Arminian view on salvation gives a room for boasting. An Arminian can boast for his salvation. God has chose him because God knew he would, of his own free will, choose Christ.
“[T]he ground of our predestination is the good pleasure of God’s will, the goal of our predestination is the praise of God’s glory, and the predestined connecting links between the good pleasure of his will and the praise of his glory are the death of his Son and the holiness of his people.”(John Piper on : Ephesians 1:3-6 ). No room for boasting, for salvation is solely God’s doing. God’s choosing, God calling, God’s electing, God breathing new life, God’s drawing, God’s justifying and God’s glorifying.
I think Arminian view on salvation is wrong and that is why I am Not Arminian.
N.B: Foreknow in Romans 8:29; 11:2 (cf. 1 Pet. 1:2 and 1:20, where the NIV renders the Greek foreknown as “chosen” ) means “fore-love” and “fore-appoint”: it does not express the idea of a spectator’s anticipation of what will spontaneously happen.(Packer, J. I. (1995). Concise theology : A guide to historic Christian beliefs.)
Blessed be the God and Father of our Lord Jesus Christ, who has blessed us in Christ with every spiritual blessing in the heavenly places, even as he chose us in him before the foundation of the world, that we should be holy and blameless before him. In love he predestined us for adoption as sons through Jesus Christ, according to the purpose of his will, to the praise of his glorious grace, with which he has blessed us in the Beloved. In him we have redemption through his blood, the forgiveness of our trespasses, according to the riches of his grace, which he lavished upon us, in all wisdom and insight making known to us the mystery of his will, according to his purpose, which he set forth in Christ as a plan for the fullness of time, to unite all things in him, things in heaven and things on earth.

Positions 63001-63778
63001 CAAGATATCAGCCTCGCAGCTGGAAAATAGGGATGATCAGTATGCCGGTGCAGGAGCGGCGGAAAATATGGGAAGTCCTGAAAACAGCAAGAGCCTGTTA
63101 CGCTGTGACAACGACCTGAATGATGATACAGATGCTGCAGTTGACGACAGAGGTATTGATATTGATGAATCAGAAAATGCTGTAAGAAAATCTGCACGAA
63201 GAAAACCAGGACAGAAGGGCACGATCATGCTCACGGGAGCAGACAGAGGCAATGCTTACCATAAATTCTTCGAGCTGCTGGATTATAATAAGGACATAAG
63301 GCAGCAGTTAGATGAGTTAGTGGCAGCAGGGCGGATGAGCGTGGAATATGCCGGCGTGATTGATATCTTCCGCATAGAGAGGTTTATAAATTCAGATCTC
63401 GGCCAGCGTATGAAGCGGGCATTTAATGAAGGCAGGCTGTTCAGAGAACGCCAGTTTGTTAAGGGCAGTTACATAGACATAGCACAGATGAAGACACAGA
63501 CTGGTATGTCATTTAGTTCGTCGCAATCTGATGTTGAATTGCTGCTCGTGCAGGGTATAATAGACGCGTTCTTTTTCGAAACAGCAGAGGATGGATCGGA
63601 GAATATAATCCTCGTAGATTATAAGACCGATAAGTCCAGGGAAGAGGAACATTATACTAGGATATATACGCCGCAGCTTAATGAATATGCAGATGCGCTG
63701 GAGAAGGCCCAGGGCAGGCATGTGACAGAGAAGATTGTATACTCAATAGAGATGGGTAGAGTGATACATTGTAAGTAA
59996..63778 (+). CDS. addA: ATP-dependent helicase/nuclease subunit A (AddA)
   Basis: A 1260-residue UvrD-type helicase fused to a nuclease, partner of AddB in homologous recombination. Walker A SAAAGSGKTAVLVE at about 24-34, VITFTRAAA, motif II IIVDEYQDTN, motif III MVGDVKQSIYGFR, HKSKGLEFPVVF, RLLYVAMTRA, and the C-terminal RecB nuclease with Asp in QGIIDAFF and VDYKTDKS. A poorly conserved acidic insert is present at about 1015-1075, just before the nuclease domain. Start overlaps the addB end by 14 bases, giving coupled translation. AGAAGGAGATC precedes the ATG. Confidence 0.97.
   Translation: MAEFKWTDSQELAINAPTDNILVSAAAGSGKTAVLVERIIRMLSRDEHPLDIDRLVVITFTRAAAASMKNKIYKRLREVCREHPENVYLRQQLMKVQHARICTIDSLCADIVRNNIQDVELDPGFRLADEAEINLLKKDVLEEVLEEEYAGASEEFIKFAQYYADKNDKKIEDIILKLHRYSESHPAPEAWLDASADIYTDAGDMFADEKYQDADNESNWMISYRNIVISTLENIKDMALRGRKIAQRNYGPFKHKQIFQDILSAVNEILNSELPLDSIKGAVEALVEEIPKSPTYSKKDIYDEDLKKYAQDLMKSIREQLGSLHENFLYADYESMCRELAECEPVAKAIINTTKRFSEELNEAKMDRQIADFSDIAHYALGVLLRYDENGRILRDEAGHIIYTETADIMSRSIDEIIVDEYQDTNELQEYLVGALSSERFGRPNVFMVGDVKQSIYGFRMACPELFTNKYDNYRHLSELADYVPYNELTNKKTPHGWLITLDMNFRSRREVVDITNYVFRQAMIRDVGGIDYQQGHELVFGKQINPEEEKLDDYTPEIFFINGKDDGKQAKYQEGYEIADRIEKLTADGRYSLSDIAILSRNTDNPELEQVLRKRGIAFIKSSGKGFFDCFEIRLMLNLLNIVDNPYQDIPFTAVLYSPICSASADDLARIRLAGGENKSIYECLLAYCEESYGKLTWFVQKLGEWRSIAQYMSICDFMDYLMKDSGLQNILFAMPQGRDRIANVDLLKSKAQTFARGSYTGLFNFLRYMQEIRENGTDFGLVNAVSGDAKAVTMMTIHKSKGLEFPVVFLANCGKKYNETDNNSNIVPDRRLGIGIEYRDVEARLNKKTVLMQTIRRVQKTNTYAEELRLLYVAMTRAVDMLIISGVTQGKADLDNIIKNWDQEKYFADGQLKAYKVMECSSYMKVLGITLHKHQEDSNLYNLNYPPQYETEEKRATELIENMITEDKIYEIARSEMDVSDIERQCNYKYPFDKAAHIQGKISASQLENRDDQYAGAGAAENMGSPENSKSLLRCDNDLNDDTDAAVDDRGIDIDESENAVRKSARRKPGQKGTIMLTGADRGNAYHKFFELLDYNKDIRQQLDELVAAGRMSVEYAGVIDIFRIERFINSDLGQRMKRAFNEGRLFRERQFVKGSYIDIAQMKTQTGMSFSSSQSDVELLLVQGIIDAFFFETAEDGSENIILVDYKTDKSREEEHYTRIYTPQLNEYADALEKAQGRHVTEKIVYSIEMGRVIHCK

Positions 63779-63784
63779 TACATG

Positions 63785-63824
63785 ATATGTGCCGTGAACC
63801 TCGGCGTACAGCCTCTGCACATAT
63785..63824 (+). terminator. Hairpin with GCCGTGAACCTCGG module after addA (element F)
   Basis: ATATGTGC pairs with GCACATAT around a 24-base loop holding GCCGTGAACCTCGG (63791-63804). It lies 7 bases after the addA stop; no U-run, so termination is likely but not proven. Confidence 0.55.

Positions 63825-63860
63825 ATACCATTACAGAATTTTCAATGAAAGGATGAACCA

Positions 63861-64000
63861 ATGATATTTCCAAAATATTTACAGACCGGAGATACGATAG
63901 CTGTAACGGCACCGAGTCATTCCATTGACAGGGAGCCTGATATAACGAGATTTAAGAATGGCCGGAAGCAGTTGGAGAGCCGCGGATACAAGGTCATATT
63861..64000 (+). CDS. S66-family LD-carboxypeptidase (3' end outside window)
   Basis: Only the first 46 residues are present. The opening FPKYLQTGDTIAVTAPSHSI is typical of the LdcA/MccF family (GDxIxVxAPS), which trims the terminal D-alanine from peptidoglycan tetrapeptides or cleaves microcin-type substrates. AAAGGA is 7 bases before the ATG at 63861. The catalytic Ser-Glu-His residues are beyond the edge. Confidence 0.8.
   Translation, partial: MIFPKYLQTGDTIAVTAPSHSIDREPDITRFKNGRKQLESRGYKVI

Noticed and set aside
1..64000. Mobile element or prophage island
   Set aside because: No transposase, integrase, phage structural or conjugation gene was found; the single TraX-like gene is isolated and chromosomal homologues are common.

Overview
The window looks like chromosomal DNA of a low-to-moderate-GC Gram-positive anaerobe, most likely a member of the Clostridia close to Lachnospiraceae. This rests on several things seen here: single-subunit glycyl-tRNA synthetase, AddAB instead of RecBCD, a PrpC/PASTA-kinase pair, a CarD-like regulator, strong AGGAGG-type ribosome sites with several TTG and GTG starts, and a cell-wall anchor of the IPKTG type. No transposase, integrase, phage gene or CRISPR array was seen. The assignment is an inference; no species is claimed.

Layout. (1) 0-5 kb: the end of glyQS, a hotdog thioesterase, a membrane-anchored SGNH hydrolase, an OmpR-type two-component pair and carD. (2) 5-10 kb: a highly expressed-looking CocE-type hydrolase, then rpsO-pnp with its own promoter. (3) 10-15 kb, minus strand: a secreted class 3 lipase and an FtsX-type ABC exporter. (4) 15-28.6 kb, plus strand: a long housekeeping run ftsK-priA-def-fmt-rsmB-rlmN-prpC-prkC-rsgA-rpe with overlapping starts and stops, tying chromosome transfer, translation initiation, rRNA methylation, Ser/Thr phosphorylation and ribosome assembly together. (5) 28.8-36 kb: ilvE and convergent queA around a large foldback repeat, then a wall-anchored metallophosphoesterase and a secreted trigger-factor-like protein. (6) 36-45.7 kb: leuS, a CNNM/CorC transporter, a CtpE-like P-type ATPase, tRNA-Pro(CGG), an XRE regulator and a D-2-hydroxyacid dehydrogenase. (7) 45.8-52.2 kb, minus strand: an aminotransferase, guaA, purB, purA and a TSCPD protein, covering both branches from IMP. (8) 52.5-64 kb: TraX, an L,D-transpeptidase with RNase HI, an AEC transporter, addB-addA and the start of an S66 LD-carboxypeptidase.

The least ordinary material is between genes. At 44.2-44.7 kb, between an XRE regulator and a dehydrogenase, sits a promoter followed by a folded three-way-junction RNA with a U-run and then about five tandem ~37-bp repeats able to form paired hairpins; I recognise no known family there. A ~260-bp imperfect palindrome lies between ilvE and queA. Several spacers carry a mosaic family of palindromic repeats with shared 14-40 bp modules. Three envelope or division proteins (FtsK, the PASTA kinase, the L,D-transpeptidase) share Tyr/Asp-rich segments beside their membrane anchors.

In him we have obtained an inheritance, having been predestined according to the purpose of him who works all things according to the counsel of his will, so that we who were the first to hope in Christ might be to the praise of his glory.(Ephesians 1:3-12 ESV)
A spiritual dead person remain dead unless God breathe life in him. This makes salvation solely, God’s.
– R. C. Sproul
6 thoughts on “Why I am Not Arminian”
Such a simple truth, that God is God (and therefore a Sovereign Lord). It truly revolutionized my entire life, bringing such a clarify and a freedom! Such a beautiful truth. What a marvelous, unimaginable grace.
Really a great presentation, well delivered.
Thank you Randall
Super thank you David, I have corrected
that should be David 🙂
Calvin and Calvinism
If you go to Google Maps and type in the search box: Armenia, you will see that its a country somewhere near Turkey and Iran, formerly in the old Soviet Union. Armenians are “orthodox” Christians, like Russian and Greek, if I recall correctly.
Arminius was a theologian in the around the start of the 1600s in Holland.
It is a common mistake people make.